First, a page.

In Asia, India has to compete with Thailand and Singapore that have advanced medical facilities and built-in medical tourism, painstakingly promoted over the past two decades. The rush of foreign health tourists here is five to six times more than that in India.
    Last year, more than 150,000 patients, mostly from Europe and the Middle East, came to India and the number is rising by 30% annually, according to official statistics.
    A recent study conducted by the Confederation of Indian Industry (CII) and McKinsey consultants estimated that India could earn $2.3 billion through medical tourism over the next six years.
    The study has also helped the sudden spurt in health tourism.
    Health tourism

    The Indian health and tourism ministries, both of which have special departments to promote health tourism, are much better geared to tap the potential now than in the past. 

    Thailand has advanced medical

    treatment facilities

    Private hospitals have their own public relations and marketing departments as also overseas offices that tie up with the travel industry and embassies to get patients from abroad. The Indian government too has a council for accreditation of hospitals where only the best are empanelled.   
    According to CII-McKensy, a lot more needs to be done "much more professionally" to project the Indian medical industry. CII believes that India should replicate the Thai model which with its world-class infrastructure attracted one million patients in 2004.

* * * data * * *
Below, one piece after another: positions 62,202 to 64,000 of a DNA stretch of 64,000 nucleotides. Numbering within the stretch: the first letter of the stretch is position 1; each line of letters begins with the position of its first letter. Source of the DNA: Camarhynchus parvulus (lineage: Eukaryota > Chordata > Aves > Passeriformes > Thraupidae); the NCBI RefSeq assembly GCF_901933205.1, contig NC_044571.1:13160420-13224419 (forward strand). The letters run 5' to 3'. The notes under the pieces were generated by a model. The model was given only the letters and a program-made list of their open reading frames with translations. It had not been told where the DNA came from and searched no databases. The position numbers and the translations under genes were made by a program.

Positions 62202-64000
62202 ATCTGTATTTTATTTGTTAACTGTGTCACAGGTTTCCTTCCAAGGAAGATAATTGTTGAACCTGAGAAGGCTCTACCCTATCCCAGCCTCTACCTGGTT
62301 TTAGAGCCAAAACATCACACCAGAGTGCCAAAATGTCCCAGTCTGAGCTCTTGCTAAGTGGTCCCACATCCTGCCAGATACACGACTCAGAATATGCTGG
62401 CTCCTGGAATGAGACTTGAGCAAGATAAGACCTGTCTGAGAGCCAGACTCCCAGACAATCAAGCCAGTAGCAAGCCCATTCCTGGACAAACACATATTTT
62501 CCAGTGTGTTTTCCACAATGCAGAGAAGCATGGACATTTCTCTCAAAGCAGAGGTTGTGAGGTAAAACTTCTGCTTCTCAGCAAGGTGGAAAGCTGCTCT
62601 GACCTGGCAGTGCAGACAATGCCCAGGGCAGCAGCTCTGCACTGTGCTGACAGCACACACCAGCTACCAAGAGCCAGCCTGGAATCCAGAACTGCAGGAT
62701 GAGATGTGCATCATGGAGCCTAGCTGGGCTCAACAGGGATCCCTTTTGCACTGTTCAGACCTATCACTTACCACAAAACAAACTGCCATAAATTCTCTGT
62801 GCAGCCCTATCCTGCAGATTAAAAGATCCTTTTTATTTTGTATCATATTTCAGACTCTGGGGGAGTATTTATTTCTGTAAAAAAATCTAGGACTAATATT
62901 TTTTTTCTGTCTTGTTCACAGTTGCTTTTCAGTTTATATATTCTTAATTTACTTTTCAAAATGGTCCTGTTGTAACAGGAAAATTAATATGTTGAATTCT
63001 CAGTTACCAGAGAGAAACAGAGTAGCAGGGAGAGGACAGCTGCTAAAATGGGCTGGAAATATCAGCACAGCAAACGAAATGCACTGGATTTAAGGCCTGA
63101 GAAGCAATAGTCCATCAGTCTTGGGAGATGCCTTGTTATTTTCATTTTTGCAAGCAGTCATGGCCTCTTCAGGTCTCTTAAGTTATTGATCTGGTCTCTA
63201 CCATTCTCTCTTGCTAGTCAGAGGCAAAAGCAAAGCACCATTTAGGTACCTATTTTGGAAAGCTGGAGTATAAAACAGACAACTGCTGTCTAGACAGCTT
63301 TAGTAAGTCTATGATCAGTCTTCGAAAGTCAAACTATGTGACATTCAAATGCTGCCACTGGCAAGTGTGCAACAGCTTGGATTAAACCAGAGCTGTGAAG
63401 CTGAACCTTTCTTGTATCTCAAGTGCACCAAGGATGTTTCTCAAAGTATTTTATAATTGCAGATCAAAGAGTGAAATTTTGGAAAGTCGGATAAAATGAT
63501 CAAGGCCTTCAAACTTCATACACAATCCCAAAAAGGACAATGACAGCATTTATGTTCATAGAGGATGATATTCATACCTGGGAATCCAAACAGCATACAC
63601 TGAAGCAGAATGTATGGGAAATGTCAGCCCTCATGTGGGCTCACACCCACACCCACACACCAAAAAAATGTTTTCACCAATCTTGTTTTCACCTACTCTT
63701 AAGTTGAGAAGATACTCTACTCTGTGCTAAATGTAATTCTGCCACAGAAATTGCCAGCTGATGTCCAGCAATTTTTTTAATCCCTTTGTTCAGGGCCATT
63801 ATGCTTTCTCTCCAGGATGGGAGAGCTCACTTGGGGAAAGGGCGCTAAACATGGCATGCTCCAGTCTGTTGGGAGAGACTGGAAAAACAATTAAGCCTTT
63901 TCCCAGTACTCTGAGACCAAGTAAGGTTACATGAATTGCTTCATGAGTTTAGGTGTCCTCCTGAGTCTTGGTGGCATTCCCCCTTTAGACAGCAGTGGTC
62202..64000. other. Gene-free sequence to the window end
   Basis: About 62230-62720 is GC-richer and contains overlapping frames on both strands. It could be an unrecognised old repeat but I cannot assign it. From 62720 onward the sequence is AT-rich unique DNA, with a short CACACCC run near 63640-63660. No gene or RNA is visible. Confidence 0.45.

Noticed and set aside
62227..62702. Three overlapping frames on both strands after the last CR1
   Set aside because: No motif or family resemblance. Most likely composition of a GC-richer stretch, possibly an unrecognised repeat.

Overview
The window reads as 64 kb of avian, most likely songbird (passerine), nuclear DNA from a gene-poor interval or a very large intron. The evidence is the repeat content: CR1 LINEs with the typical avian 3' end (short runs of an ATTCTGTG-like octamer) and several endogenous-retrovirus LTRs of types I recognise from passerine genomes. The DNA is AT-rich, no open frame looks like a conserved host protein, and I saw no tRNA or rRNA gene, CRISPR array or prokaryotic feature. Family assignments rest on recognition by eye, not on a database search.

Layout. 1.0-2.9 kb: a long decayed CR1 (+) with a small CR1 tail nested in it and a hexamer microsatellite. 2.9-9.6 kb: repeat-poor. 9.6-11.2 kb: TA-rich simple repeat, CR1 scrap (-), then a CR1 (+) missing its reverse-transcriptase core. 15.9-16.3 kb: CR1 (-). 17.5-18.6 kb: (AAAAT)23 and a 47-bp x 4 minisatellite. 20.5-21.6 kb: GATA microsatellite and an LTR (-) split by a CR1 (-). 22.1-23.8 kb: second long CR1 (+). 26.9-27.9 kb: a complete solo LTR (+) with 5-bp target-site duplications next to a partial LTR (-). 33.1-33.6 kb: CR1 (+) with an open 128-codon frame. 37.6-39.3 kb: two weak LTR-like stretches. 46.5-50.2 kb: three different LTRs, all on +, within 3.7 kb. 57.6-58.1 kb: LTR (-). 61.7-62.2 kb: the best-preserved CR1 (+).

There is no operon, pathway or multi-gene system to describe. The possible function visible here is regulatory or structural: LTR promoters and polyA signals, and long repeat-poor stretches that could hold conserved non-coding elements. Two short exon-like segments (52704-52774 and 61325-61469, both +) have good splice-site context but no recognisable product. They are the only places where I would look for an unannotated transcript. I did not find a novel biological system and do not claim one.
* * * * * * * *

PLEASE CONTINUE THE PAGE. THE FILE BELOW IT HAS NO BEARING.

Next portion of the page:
The study also emphasised the need to undertake an international marketing campaign targeted at select countries besides setting up one-stop centres in key markets and streamlining visa facilities for medical visitors.
    Aggarwal spoke of the need to remove bottlenecks such as "cuts and commissions wangled by the mediators, hidden costs and the language barrier".  
    Ayurvedics for arthritis

    Language does not, however, seem to be a barrier for Dora Merzuoli from Florence who chose a private Ayurvedic centre in the Indian capital for her arthritis.
    Merzouli, a volunteer with a Christian mission and a regular visitor to India, opted for a three-week massage therapy developed in Kerala, the south Indian state that pioneered health tourism in the country and annually attracts up to 500,000 health tourists.
    She said she was "encouraged by the positive results" her friend, Sister Gemma, had for similar problems.
    Gemma says she prefers the Ayurvedic treatment because it is "effective and without side effects".
    In Kerala, rated as one of the 10  must-see destinations by National Geographic, tourism revolves around Ayurvedic cures and the state's tourist growth rate has been at 25% to 30% annually.
    Lately however, even modern medical tourism has recorded a spurt and experts are optimistic that India, whose world class medical colleges turn out about 30,000 doctors annually, could soon become one of the top health tourism destinations in the world.

    SOURCE: Aljazeera